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    (Original post by Youngmetro)
    I question the validity of this statement. Sure politicians may lie to get support but it's clear the referendum was part of his agenda since 2009: https://www.youtube.com/watch?v=sQ2n7oMcSi0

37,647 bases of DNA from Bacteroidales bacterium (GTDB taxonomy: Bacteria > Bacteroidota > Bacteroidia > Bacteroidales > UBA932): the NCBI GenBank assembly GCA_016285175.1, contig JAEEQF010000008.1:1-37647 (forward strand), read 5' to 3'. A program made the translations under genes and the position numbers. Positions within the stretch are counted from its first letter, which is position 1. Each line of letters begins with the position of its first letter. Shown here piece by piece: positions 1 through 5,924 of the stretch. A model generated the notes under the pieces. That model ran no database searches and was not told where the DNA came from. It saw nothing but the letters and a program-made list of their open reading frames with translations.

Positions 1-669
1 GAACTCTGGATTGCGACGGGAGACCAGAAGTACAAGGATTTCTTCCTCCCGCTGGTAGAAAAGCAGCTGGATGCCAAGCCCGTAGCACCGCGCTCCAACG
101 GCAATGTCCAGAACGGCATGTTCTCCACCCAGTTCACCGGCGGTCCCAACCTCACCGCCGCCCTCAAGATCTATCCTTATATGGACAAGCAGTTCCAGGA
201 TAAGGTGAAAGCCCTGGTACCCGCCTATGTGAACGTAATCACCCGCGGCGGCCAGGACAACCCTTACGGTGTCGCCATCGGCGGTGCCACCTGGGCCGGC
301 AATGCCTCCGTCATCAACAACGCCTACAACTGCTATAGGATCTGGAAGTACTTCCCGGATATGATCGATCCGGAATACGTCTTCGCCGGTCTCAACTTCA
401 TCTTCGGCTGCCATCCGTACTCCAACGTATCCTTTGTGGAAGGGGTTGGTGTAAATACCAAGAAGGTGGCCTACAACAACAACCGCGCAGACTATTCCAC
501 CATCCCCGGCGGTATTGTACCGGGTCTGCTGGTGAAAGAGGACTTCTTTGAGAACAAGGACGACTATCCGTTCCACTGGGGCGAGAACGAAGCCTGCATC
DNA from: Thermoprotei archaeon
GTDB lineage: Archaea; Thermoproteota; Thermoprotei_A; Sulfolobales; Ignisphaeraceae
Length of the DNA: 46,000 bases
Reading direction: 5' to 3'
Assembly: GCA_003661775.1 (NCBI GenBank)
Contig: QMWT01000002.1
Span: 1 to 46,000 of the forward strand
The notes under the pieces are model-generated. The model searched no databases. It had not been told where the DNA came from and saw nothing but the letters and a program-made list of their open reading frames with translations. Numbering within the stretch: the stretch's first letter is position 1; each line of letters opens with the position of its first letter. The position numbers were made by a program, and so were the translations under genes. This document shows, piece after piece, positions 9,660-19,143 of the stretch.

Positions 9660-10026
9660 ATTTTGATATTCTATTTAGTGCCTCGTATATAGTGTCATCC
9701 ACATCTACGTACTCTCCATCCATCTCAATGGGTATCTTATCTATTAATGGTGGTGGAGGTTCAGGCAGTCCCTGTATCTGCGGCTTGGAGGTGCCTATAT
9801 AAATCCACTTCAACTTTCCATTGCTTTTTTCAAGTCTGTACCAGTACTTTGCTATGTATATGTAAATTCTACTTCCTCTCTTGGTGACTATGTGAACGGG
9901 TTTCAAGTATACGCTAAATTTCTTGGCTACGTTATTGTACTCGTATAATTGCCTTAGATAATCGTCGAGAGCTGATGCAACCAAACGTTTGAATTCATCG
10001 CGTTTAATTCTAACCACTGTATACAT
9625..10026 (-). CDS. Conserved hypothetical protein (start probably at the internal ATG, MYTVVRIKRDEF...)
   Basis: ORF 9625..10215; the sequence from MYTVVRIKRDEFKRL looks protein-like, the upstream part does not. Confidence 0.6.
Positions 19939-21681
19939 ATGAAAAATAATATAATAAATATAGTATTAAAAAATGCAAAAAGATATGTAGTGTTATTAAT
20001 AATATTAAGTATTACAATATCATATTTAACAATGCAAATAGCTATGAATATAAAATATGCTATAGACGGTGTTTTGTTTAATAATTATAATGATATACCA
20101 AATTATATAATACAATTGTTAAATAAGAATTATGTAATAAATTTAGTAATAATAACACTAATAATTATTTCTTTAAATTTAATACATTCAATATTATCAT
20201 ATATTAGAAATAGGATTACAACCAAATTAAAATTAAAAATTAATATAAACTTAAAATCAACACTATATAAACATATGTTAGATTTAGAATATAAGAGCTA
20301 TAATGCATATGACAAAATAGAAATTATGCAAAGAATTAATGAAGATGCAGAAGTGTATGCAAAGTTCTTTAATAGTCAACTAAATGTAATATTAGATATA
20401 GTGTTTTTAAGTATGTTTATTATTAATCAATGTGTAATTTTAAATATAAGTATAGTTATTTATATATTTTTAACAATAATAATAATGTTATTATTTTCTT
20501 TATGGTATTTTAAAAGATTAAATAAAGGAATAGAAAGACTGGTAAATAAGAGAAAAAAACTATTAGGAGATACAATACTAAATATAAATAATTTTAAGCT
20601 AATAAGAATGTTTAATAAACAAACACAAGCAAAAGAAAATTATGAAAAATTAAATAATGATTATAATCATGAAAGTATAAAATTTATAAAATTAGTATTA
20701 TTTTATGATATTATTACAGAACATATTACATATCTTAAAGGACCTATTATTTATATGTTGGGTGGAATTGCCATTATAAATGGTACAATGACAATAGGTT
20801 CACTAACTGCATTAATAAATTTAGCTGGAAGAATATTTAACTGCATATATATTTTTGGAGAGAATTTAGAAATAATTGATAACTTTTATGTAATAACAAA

dude, I literally just addressed that video. he states "the best way to *get* that referendum is to vote conservative" (at 1:04), and I told you that, didn't I? he doesn't say "I promise that the conservative party will give you a referendum if you vote for us", he says "the best way to get that referendum" as if to say to vote labour to a lesser extent will possibly make them promise one, but they promised a referendum on the EU constitution for 2005 and then went back on that promise because that treaty which was called the EU constitution got a name change (the lisbon treaty) so they claimed that this made the situation different. but it didn't. many european countries got referenda. we didn't. so labour are liars so cameron fed off from that fact as well as being a liar himself. also, by the time cameron was promising "a referendum" vis-a-vis the lisbon treaty, it had already been ratified. that means that you can't just reverse it as one nation when it took all EU countries to "consent" to it. and lastly, why are you not thinking, based on the video that I provided you, that david cameron, if he was referring to an in-out referendum (which he wasn't), wasn't simply lying (based on what he then goes on to say in my videos)?